When it comes to pets, you want to make sure your furry friend is happy and healthy.Your kitty is an integral member of your family, and her health is crucial for her happiness. But how do you know how she is feeling? How can you tell when she is not having a great time?Identifying whether your cat is in pain may get even more difficult, as most kitties tend to hide their painful symptoms.
Kitty’s Behavior Is a Window to Pain
Perhaps when it is difficult to tell whether your feline friend is up to snuff, you may want to look for behavioral signs that give you more reasons to understand that your kitty is in pain. Remember, most problems are best treated if caught early.
A recent study published in the journal PLOS One investigated signs of pain in cats, entitled “Behavioral Signs of Pain in Cats: An Expert Consensus.”
If you notice any sudden changes in your kitty, this may be a sign of your cat is in pain. The changes may be visible in the following forms.
Loss of Appetite
Is your kitty hiding more and playing less? Does she show signs of lack of appetite? Are there no visible signs of hunger? If so, it is possible that the cat is in pain. Is your kitty not drinking enough water while still eating well? Try to feed her wet food, so she gets liquid in some form. A diminished appetite indicates a big problem.
Restlessness Indicates Cat is in Pain
Is your cat not able to sit in a comfortable position? Is she not able to sit still and get cozy? Your cat may be restless and uncomfortable. And the kitty is in pain.
Undivided Attention on A Specific Part
When a particular spot hurts on a kitty’s body, she tends to give lots of undivided attention there.
Slow Movement Because Cat is in Pain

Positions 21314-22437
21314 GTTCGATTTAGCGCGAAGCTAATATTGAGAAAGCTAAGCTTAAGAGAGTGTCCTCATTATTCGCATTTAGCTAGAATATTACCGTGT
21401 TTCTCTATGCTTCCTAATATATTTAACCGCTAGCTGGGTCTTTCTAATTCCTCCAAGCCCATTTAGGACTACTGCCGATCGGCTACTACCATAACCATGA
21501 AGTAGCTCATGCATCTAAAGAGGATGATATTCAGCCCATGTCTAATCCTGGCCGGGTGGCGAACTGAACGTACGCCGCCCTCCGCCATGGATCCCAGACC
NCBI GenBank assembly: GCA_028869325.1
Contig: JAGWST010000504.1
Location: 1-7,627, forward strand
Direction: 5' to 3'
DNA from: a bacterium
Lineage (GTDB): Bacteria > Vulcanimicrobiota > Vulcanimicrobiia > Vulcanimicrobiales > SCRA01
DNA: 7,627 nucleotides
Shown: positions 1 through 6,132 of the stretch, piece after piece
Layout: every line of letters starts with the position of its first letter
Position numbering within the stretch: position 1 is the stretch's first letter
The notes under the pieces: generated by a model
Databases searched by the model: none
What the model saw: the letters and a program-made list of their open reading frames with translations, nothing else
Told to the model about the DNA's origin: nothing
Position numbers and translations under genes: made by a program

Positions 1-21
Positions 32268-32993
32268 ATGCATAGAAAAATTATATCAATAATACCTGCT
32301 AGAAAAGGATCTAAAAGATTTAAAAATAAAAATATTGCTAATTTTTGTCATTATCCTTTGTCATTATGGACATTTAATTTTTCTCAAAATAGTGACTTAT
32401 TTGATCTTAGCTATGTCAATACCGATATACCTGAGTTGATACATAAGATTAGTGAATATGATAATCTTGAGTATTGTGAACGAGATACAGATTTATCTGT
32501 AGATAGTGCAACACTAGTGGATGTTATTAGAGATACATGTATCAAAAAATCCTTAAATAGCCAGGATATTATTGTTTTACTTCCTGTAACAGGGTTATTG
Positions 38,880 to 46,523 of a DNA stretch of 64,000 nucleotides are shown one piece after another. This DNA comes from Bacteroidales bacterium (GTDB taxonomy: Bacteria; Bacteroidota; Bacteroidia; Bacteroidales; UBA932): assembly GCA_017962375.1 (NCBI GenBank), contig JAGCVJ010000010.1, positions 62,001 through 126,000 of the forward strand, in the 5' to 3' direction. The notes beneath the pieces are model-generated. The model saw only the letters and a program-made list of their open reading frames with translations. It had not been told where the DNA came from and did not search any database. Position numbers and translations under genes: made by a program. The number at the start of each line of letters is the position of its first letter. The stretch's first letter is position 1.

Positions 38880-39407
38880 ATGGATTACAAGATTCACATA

Is your tabby walking more slowly than normal? Is she trying to avoid jumping up on the bed?She may be suffering in pain that she is trying to hide from you. Check out if your cat is in pain.
Cats may purr when in distress and pain. Purring is a powerful biofeedback mechanism that cats use to heal themselves with the use of strong vibrations. You may want to take your furry friend to the vet if she continues to purr.
It may upset you if your normally affectionate kitty bites in response to your affectionate overture. This could be a sign of pain in cats when they show aggression in response to touch.
Watch Her Posture
Is your tabby behaving differently? Does she sprawl over the couch? Does she curl up tightly on the surface? A kitty in distress may assume tensed postures. If you find her in an unusual posture, it may be a sign of pain in the cat.
If your tabby shows an unusual behavior and no longer shows interest in jumping in your lap, it may be a sign of stress and pain.As a pet owner, you may want to take your kitty to a vet if she shows such signs of distress.
Look in Their Eyes
Does your cat look into your eyes with a pleading look? Do they have saggy sadness lines?Are they spending a lot of time staring far off? If so, they need help.
Overly Lethargic Cat is in Pain
Does your tabby look more lethargic than usual? Cats under duress tend to sleep more than usual while a healthy kitty has a little extra burst of energy all through the day. A cat in distress is less likely to engage in walking, playing, and running around for short periods.
High Breathing Rate
One of the common signs to check if a cat is in pain is your kitty’s high breathing rate. She may exhibit a high rate of breathing around one hundred breaths per minute as opposed to thirty breaths in a minute. Cats in pain may breathe somewhere around one hundred breaths in a minute.
Peeing Outside the Litter Box
Does your fastidious cat seem to be ditching the litter box? Is she peeing everywhere else, except her litter box? Well, the reason could be a cat health issue.An anxious and unhealthy cat might pee elsewhere to relieve her anxiety.
Sitting in A Hunched Up Position
Your cat may start hunching when she is feeling unwell and in pain. Some other similar signs of pain may include loss of interest, withdrawal from the household, and loss of coat shine and luster.
Dilated pupils are a clear indication of pain. Look into your tabby’s eyes. Do the dark centers seem wider? If so, your feline friend may be in discomfort. Pain can be a warning sign for a lot of different feline health conditions, from arthritis to constipation.
According to the American Animal Hospital Association, other key signs your cat is in pain include exhaustion, aggressiveness, yowling, hiding away, and antsy behavior. If your tabby exhibits any such signs, she may be hurting.